Health care information technology is ever-changing, and although it may be convenient for clinicians, it can pose risks for patients. Access and identity management continues to be a medical device cybersecurity challenge and priority, because these devices collect and document patient information, such as vital signs.
Security expert Mark Sexton of the consultancy Clearwater notes that many older medical device operating systems can be vulnerable. He predicts that by the end of the year, as many as 70% of medical devices will be running on operating systems that are no longer supported.
New technologies in the medical device industry are becoming available, though. Since these devices are more mobile, it can be more difficult to protect the patient’s information. However, a great solution to this problem is strengthening the security of your medical devices.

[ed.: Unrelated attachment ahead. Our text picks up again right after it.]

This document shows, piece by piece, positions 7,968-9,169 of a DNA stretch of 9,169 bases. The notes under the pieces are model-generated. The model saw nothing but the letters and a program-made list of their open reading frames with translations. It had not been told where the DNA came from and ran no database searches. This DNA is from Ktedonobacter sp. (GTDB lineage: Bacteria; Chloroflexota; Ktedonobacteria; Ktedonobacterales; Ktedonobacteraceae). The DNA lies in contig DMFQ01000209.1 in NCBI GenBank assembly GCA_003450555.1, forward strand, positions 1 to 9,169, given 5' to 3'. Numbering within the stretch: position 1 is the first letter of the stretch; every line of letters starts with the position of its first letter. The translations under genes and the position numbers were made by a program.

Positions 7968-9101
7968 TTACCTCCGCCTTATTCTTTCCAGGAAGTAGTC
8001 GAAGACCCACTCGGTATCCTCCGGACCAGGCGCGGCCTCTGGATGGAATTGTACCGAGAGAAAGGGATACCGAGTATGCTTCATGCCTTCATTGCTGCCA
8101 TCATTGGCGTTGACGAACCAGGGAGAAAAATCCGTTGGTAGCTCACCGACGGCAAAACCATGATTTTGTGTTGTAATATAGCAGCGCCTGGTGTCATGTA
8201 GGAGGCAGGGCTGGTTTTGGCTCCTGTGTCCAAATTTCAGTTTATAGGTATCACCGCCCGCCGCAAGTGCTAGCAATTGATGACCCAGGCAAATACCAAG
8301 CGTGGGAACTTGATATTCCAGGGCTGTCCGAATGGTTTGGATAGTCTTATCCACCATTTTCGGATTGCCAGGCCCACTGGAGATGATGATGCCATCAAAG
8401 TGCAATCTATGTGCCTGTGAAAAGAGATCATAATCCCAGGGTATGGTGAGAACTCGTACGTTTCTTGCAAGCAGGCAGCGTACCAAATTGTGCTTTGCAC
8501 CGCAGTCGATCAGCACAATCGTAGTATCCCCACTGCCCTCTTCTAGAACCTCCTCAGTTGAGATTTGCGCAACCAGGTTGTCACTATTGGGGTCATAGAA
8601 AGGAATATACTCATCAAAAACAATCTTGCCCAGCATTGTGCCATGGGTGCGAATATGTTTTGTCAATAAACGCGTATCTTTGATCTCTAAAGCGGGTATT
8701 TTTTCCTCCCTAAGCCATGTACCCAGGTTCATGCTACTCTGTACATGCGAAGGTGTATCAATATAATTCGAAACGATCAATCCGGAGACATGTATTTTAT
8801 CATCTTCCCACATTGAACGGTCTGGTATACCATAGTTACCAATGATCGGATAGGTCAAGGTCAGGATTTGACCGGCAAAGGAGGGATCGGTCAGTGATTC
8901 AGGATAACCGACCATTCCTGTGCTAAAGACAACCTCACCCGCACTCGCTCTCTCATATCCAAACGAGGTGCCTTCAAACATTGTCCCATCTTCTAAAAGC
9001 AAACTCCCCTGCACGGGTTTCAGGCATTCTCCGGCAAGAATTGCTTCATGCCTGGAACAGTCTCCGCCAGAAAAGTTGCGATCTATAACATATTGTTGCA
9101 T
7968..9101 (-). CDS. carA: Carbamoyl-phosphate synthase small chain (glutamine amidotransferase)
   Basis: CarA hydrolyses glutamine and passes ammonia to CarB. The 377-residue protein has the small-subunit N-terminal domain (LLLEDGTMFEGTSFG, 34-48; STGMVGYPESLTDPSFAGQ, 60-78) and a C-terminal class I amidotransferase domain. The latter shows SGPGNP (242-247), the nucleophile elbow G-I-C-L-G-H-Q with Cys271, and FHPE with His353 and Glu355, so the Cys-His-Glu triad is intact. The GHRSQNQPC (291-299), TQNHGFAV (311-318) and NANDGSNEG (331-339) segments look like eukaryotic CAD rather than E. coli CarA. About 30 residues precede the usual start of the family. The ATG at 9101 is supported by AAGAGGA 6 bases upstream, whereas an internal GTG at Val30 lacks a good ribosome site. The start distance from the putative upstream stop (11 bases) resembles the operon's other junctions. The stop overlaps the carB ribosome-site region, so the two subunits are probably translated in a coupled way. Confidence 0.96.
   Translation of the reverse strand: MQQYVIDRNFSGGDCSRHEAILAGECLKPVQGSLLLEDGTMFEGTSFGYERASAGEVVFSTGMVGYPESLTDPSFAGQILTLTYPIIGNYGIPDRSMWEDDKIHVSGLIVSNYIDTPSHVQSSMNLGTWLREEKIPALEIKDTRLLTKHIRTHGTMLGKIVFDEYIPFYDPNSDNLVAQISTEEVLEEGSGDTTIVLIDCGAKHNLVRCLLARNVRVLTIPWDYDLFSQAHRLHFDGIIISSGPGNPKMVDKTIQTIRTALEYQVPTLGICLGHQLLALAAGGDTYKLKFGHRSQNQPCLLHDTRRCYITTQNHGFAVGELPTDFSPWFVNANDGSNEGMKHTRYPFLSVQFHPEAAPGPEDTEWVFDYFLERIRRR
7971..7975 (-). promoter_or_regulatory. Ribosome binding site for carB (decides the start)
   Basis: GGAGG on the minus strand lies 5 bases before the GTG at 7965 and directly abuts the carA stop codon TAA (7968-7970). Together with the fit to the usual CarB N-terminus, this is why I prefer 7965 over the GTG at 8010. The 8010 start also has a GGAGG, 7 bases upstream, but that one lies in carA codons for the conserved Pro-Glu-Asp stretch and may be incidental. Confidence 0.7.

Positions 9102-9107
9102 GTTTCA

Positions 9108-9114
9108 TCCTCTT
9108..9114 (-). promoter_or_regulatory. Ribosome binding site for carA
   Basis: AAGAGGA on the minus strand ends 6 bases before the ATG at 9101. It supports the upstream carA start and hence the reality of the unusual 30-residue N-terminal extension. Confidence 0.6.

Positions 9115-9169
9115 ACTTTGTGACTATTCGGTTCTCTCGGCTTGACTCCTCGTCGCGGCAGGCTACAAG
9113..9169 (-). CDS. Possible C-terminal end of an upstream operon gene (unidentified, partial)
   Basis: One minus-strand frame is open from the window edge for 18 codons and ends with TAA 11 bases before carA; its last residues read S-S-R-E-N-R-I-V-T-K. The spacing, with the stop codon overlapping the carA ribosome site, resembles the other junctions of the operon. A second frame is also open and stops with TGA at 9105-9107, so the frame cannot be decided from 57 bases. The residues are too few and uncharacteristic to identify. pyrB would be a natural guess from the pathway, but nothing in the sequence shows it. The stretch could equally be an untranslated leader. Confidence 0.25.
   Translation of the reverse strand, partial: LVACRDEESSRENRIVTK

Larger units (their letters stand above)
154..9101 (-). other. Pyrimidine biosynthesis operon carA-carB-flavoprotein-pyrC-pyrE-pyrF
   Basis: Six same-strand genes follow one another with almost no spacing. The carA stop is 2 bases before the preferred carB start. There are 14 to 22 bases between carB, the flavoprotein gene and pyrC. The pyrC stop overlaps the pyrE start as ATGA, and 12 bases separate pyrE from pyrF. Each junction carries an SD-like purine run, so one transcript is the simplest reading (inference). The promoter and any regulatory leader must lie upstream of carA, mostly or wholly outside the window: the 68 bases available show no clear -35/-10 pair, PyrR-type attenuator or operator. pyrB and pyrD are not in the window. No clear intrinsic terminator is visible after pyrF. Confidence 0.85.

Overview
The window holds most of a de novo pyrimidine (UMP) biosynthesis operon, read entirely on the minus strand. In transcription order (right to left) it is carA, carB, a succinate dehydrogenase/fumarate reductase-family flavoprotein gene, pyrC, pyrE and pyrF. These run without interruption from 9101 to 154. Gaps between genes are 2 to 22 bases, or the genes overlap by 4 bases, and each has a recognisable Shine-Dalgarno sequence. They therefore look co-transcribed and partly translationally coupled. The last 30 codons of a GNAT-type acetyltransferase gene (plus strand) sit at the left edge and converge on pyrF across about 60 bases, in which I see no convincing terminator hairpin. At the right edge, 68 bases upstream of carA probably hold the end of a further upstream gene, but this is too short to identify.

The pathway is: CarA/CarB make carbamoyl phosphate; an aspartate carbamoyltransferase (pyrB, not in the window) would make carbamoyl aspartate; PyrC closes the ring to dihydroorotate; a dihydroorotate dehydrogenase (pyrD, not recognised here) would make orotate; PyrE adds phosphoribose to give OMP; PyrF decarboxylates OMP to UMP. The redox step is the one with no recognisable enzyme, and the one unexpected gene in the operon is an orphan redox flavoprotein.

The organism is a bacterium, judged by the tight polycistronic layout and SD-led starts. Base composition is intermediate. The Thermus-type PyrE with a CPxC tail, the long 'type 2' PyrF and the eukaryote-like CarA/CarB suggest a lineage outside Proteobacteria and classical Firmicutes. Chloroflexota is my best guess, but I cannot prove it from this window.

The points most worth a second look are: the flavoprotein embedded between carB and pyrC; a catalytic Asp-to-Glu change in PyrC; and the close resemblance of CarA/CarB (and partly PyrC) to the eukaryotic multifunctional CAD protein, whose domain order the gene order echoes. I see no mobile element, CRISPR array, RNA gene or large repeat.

Make sure you are prohibiting untrusted users from gaining access by enabling a strong authentication. Using a single- or two-factor authentication, like a username and password and perhaps a security question better enforces trust between clinicians and devices, as well as between the devices and the networks with which to communicate protected health information (PHI).
If you are still using a legacy operating system for your medical devices, it may be time for an upgrade for the sake of your clinicians and their patients’ privacy. Medical device cybersecurity can be tricky, but it doesn’t have to be.
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